Probably one of the most recognizable twin fins of my generation belonged to the then 16 year old Martin Potters. His green and yellow splash T&C. To me one of the most memorable and enduring twin fins of the modern era. It is ironic that Martin became famous on this twin fin because it was partly his explosive style and mastery of the new Thruster design that hastened the end of the twin fin / single fin period.
Rarely does a place live up to and exceed your expectations.
It does happen, it just doesn't happen very often.
Hossegor today at lunch time was sunny, off shore and solid.
Sorry about the phone pic, you get the message.
I was sleeping on the plane when I was woken up for landing. I lifted the blind to see what I thought was a familiar sight, Coolangatta, Snapper Rocks and the beginning of the Gold Coast.
I said to myself, "damn the superbank is flat today".
Then I realized I was landing in Chicago and I was looking at Lake Michigan.
Surely one of the most interesting Energy thrusters of all time is this 5'10", shaped by Simon on the North Shore in 1981, during the first season that he took the new design to Hawaii. This board was latter used by Becky Benson to win the '81 OP pro in Huntington. It looks to have a much narrower tail than any other thruster Simon shaped in 1980 / 81. I'd be fascinated to learn who did the air brush spray job because it is nothing like anything I've seen come out of the Energy or Nectar factories. Of particular interest to me is the hand done Energy triangle logo. I'm not surprised Simon didn't have any rice paper transfers on him in Hawaii, I know I wouldn't have packed any if I were him.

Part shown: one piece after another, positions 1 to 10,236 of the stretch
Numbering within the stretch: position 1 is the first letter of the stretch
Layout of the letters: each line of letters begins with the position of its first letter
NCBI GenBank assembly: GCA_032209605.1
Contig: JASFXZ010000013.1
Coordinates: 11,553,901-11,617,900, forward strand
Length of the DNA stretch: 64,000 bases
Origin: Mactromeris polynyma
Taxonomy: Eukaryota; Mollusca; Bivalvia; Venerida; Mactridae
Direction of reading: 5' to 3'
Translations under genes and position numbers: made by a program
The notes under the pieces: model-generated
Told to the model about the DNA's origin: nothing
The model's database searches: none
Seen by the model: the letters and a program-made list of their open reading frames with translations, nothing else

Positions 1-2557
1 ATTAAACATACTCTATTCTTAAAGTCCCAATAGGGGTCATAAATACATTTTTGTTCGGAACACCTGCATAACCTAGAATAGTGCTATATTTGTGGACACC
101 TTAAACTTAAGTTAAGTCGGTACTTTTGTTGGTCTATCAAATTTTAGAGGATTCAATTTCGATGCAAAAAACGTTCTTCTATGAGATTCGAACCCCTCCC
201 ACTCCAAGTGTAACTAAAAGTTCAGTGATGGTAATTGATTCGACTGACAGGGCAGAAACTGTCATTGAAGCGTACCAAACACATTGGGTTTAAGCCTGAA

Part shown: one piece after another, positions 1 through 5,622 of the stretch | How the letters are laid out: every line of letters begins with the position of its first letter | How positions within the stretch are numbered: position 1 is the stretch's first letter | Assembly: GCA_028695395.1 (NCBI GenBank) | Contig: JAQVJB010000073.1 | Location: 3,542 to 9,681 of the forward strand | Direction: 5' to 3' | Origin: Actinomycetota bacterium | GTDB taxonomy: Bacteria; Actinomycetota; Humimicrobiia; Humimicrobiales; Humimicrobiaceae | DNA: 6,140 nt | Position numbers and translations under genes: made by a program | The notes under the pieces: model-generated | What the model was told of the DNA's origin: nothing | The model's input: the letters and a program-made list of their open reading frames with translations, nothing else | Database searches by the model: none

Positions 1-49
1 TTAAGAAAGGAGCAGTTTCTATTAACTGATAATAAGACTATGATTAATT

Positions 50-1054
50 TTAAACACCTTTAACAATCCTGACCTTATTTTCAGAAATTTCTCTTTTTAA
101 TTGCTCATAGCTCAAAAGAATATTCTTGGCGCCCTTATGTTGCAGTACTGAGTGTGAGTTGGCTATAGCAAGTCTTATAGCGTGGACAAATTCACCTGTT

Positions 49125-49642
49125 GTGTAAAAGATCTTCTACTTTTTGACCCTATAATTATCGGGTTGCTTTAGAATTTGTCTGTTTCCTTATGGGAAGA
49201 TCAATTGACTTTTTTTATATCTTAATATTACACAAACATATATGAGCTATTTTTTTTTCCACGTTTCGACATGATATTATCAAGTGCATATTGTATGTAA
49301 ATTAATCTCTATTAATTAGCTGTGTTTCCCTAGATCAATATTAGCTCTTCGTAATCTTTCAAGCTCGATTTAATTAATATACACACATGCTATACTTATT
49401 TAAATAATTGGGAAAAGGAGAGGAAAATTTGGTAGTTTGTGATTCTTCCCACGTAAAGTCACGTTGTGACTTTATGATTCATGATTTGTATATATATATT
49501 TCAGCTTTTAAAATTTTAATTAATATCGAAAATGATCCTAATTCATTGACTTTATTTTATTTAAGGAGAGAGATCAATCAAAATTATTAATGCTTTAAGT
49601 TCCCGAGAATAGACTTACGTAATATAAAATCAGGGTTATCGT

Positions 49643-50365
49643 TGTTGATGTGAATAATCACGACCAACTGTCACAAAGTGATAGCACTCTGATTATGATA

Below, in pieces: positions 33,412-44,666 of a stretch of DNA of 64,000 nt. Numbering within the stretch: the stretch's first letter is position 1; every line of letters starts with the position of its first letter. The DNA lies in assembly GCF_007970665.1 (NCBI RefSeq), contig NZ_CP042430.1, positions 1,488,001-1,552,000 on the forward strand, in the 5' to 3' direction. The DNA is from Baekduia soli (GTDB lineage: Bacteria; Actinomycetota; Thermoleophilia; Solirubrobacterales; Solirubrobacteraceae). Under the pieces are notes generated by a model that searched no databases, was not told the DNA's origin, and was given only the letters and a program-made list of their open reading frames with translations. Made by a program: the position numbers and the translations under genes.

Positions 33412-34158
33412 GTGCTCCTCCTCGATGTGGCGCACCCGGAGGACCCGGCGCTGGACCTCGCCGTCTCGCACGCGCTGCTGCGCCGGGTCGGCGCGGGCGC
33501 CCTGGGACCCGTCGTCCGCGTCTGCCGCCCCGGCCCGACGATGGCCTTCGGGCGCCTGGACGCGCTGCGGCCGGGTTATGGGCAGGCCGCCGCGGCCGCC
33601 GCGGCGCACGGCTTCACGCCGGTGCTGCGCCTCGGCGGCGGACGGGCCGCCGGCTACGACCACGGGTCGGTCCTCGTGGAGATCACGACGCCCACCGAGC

Surely one of the least interesting Energy thrusters of all time is this 6'0" of mine. Plain as she is, I still love her. In fantastic condition for its age it has all the features you'd want in a
From PhiI Edwards to Tom Curren, the best surfer in the world rode boards that the typical surfer should have had under his feet as well. But the past decade of pro surfing has, thanks to the SIop Factor, pared down the average size and weight of the top surfers with a ruthless evolutionary purge. Once, Thundderlizards like Simon Anderson and Ian Cairns strode through the pageantry, and average weights were up around 170 pounds. Today, with a climactic shift from
Sunset to Sao Paulo, the scene is fraught with compact little Saurian roosters, 125 to 130 pounds, riding short, ultra-thin, hyper- rockered miniaturized surfboards. Dave Parmenter referred to a trend in which the best surfers in the world had shrunk from the big blokes who pioneered pro surfing, twin fins, deeper tube-riding, and Thrusters-Mark Richards, Shaun Tomson, Ian Cairns, Simon Anderson-to a new era where pro surfers were specialized to the size of gymnasts. The pro surfers of the early 1990s were uniformly small, light, strong, and very fast, and the surfboards designed for them were almost impossibly thin and narrow. And almost impossible for the average surfer to ride.
The Thrust of the Thruster Australian surfer and board designer Simon Anderson proved that it's possible to be too good of a bloke. In 1980, Anderson crafted his Thruster surfboard, a square- tailer fitted with three, small like-sized fins designed to boost the thrust in the board's turns. He promptly scored several contest wins atop his tri-fin, and then won the 1981 Surfabout championship. Yet Anderson neglected to patent his tri-fin design, and it became a gift to the surfing world. The Thruster was adopted and then advanced by shapers around the surfing world. Al Merrick of Santa Barbara added much of the fine-tuning to the tri-fin design; as he admitted in 1987: "I'm a designer but I haven't discovered anything," Merrick was quoted in Matt Warshaw's The Encyclopedia oI Surfing. "I'm just using what's been around before and I'm sure I'Il take more ideas from somebody in the future"' By the mid-1980s, the Thruster was the board of choice for most every surfer around the globe. In 1986, Tom Curren won the first of three world titles riding a Channel lslands